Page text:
Think about your ministry in the future—30 years? 20 years? 10 years? Many of the surrounding mountains will be different then. How will you lift your eyes beyond them? Switching metaphors, let us consider a different verse, Rev 2:7 NIV “He who has an ear, let him hear what the Spirit says to the churches…” as we ask a different question, “What is the legacy of Pentecost?”

The first part of the legacy of Pentecost is to possess the inner ear of the Spirit. To Hear from God! Your word is a lamp to my feet and a light for my path (Ps 119:105). The Spirit speaks through the Written Word—the light for your path. The Spirit also speaks through the Living Word in our hearts—the lamp for our feet. We must always be careful to test the second by the first. Let’s review the promises from the mouth of Jesus in Rev 2 and 3 to those who hear the Spirit and overcome:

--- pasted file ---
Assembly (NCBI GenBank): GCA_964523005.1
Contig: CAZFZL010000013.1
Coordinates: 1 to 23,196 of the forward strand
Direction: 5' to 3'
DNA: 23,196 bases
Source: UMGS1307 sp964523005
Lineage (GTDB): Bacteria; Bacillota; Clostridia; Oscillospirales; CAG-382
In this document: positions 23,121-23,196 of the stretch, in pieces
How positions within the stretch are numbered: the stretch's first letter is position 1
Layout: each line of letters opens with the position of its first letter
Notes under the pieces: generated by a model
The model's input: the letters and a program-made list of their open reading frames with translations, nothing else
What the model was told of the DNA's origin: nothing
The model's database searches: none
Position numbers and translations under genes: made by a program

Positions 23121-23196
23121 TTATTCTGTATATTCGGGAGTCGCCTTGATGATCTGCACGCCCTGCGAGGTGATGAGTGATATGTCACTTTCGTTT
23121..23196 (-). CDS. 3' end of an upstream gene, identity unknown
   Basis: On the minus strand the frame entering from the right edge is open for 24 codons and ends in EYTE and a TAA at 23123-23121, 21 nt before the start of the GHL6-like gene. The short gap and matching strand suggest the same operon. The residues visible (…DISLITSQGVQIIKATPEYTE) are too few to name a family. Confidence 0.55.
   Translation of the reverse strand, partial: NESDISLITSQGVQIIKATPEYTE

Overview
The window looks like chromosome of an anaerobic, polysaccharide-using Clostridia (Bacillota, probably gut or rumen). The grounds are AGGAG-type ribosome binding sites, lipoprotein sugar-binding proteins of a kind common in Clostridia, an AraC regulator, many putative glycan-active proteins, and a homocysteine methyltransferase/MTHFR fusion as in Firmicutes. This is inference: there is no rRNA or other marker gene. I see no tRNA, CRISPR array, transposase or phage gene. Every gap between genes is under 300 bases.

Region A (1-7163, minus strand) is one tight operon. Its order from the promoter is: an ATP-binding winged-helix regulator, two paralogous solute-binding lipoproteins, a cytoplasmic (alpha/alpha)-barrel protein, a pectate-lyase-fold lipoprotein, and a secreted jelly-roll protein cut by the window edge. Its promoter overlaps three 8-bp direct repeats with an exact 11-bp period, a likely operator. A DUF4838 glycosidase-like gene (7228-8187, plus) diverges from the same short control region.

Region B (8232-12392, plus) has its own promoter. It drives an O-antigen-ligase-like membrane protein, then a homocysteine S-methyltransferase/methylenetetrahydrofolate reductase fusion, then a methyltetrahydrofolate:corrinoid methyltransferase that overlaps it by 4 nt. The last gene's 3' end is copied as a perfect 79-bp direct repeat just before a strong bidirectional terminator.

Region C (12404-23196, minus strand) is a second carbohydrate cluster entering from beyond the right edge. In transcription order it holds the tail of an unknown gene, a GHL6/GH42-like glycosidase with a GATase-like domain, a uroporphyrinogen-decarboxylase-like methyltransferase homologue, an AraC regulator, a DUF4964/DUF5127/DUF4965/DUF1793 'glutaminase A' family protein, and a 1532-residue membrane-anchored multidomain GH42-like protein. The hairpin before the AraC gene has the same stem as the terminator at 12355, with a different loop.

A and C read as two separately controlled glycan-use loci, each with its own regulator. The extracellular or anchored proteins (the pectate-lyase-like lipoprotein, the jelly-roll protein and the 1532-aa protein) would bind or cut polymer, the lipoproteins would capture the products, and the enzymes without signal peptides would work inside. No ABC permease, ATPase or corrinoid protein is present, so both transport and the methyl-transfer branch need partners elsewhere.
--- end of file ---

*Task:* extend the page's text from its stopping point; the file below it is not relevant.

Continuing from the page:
• I will give the right to eat from the tree of life (2:7)
  • He who overcomes will not be hurt at all by the second death. (2:11)
  • I will give some of the hidden manna. I will also give him a white stone with a new name written on it, known only to him who receives it. (2:17)
  • To him who overcomes and does my will to the end, I will give authority over the nations-
  • I will never blot out his name from the book of life, but will acknowledge his name before my Father and his angels. (3:5)
  • I will make a pillar in the temple of my God. Rev 3:11-13
  • To him who overcomes, I will give the right to sit with me on my throne, just as I overcame and sat down with my Father on his throne. Rev 3:21-22